Now, in 2012, and with billions behind his name for Alice in Wonderland, Disney has had Burton back to release Frankenweenie as a full length, black & white claymation feature. Frankenweenie is a full circle moment for Tim Burton and a true vindication for the trail blazer who stuck with his vision from obscurity & disapprovingly shaking heads all the way to creative & commercial success.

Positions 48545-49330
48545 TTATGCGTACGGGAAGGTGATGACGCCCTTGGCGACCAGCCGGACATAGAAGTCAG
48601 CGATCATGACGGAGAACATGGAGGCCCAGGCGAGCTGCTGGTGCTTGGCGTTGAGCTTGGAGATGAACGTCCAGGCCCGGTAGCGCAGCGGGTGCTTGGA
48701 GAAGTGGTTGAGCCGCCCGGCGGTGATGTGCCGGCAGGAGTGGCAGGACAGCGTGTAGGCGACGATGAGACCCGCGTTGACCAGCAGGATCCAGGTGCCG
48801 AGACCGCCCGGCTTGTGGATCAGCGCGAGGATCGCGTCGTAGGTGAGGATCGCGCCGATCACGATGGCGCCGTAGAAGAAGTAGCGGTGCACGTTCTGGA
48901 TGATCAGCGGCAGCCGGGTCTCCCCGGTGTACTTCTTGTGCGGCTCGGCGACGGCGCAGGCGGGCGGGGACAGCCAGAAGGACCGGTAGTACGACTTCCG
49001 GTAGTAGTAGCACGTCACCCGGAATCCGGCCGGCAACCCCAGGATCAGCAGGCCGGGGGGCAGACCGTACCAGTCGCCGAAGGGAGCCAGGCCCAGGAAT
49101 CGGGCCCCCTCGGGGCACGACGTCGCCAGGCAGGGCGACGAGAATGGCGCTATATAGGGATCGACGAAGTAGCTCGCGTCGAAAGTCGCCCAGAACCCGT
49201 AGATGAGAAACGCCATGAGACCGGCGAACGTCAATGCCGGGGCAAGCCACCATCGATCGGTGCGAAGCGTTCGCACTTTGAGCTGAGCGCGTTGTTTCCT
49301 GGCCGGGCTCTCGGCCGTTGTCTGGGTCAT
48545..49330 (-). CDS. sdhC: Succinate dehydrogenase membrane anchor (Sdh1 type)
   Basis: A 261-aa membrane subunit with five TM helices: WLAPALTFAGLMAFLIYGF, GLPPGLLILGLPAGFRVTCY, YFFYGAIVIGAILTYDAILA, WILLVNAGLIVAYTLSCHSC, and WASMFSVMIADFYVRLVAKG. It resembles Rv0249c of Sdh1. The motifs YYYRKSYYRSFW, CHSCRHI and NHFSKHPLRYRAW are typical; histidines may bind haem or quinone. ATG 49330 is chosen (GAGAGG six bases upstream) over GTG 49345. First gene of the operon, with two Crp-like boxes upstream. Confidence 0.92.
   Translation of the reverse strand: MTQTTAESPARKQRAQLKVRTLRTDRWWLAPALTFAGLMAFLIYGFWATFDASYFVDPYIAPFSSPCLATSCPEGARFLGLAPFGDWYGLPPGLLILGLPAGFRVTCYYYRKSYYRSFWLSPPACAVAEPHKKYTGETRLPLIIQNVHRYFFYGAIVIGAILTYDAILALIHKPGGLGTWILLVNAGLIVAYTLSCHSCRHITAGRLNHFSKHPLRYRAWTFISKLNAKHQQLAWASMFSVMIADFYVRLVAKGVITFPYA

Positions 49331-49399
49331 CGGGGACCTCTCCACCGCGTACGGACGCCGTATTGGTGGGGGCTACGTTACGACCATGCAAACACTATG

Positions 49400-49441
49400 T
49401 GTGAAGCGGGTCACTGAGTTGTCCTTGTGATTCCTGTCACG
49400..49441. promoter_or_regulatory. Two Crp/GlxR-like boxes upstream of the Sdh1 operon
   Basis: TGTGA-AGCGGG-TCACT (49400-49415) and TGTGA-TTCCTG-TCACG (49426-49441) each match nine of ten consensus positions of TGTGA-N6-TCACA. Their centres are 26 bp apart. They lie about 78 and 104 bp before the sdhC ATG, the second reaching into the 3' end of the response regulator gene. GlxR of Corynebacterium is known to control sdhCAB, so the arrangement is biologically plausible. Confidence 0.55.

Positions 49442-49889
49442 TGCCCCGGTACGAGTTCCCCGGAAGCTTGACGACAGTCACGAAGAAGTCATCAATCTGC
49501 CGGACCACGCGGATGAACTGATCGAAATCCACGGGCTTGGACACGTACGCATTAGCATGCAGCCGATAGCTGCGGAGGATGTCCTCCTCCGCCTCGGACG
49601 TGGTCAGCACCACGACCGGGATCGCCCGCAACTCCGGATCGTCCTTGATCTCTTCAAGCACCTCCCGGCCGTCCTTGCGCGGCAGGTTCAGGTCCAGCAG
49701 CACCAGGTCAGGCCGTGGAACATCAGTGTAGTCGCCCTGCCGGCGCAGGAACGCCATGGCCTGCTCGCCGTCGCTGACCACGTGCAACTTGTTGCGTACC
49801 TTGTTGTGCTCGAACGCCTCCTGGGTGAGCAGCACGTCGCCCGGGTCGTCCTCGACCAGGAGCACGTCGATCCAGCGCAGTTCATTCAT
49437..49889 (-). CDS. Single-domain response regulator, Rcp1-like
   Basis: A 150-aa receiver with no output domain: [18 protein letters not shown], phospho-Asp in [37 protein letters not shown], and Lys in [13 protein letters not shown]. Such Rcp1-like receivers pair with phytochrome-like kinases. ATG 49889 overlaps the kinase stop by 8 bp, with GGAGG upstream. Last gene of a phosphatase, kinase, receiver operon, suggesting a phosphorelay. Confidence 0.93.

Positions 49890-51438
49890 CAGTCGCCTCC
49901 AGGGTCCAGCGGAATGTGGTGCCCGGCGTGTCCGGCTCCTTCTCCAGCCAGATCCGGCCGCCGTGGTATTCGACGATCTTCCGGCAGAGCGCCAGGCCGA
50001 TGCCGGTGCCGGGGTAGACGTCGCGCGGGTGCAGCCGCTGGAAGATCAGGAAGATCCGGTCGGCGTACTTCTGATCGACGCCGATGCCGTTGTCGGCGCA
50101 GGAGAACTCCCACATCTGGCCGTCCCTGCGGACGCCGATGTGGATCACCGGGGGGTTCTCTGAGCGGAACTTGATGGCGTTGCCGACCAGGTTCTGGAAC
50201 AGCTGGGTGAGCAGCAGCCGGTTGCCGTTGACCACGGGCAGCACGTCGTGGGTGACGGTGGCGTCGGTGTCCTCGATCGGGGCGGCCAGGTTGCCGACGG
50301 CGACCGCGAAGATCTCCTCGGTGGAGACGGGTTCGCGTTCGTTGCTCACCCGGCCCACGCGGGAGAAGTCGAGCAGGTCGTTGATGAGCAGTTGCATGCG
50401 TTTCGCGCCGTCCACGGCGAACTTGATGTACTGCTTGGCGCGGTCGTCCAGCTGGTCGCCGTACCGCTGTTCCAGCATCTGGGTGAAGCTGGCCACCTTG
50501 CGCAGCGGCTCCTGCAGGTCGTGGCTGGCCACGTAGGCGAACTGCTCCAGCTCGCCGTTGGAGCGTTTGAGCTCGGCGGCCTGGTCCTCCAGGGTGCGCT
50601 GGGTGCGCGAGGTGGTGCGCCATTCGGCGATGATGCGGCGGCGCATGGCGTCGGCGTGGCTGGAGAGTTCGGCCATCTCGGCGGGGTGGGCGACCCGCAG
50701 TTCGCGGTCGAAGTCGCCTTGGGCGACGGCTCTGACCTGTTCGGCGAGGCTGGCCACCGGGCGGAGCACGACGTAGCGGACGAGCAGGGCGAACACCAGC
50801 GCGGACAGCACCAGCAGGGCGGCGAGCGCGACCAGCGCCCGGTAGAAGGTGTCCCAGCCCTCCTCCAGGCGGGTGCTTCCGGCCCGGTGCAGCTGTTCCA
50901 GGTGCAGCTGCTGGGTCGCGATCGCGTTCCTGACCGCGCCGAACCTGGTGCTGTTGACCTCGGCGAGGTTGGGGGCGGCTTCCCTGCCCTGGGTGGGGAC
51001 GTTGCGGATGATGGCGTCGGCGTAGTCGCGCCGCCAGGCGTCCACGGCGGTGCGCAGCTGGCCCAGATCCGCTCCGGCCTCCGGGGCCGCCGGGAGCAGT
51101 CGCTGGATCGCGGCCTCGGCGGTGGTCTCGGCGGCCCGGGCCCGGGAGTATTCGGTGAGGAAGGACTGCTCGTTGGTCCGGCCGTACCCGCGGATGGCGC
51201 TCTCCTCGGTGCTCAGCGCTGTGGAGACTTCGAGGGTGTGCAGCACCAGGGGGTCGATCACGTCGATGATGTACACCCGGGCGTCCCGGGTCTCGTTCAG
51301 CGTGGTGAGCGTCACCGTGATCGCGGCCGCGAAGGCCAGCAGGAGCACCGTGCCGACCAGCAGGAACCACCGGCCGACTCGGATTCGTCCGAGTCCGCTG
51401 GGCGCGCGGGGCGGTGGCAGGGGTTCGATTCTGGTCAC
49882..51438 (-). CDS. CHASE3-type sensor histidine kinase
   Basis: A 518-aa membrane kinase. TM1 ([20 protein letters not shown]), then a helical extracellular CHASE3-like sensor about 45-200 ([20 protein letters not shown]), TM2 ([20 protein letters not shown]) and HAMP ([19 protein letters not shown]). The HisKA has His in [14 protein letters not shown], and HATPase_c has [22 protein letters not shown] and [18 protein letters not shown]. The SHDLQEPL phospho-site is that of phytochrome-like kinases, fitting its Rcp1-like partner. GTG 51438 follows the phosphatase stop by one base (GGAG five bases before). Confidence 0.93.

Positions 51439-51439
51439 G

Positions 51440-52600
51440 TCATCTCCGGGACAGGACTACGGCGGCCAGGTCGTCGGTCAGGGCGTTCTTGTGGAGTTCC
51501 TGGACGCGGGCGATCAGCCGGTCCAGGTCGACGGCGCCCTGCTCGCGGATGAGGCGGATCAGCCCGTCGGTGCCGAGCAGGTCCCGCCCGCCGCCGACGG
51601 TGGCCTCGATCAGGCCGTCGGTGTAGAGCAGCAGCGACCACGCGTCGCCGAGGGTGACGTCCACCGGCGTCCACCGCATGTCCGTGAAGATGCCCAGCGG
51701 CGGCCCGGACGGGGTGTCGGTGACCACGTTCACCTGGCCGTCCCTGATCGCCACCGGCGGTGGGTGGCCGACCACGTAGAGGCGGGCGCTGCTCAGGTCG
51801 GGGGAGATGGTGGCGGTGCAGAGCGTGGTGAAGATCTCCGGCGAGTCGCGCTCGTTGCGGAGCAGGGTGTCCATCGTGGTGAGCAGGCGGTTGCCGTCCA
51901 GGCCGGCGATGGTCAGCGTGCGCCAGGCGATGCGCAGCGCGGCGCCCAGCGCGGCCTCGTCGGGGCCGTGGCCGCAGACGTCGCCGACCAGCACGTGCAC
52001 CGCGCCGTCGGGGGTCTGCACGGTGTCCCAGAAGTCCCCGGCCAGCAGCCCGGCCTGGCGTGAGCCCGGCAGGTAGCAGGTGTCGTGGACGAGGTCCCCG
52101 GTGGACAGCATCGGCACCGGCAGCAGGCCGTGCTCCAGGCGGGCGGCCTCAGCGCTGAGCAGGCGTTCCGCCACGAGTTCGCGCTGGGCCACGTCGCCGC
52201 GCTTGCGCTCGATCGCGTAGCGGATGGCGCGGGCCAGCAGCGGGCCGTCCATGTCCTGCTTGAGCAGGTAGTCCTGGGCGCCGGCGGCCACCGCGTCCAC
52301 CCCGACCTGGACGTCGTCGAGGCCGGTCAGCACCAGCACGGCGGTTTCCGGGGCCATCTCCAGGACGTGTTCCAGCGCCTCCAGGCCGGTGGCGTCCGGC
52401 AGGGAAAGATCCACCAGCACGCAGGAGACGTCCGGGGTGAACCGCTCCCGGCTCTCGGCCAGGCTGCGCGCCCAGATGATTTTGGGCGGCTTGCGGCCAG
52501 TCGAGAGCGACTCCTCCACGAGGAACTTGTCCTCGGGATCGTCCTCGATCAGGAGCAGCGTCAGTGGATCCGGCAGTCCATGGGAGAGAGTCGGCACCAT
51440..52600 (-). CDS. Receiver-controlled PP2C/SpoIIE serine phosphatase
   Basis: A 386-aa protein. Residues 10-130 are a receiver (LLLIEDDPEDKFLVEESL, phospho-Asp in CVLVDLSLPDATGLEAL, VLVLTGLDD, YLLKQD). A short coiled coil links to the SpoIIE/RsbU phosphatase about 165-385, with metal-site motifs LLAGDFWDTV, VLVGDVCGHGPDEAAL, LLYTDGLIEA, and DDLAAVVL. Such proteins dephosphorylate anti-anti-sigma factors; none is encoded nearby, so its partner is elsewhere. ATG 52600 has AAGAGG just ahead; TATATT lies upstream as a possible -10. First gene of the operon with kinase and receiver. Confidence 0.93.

Frankenweenie continues many elements from Burton's body of work: the signature style animation developed from Nightmare Before Christmas to Corpse Bride; the loving black-and-white evoking the Vincent Price genre horrors he loves so much, as in Vincent, 1984 Frankenweenie & Ed Wood; the themes - a well-meaning Dr Frankenstein, suburban outsiders - visual style - sunny, symmetrical suburbia meets ornate, dilapidated world of outcasts - and sweetly dark humour borrowed from Edward Scissorhands & the roughly sewn-together characters that showed up in Nightmare Before Christmas, Batman Returns (Michelle Pfeiffer's classic costume, if not her character) & Mars Attacks! (Remember Sarah Jessica Parker & her dog?) makes a comeback in Sparky the dog. The doomed return from the dead is also a theme recurring in Beetlejuice (sort of), Corpse Bride & even Sleepy Hollow.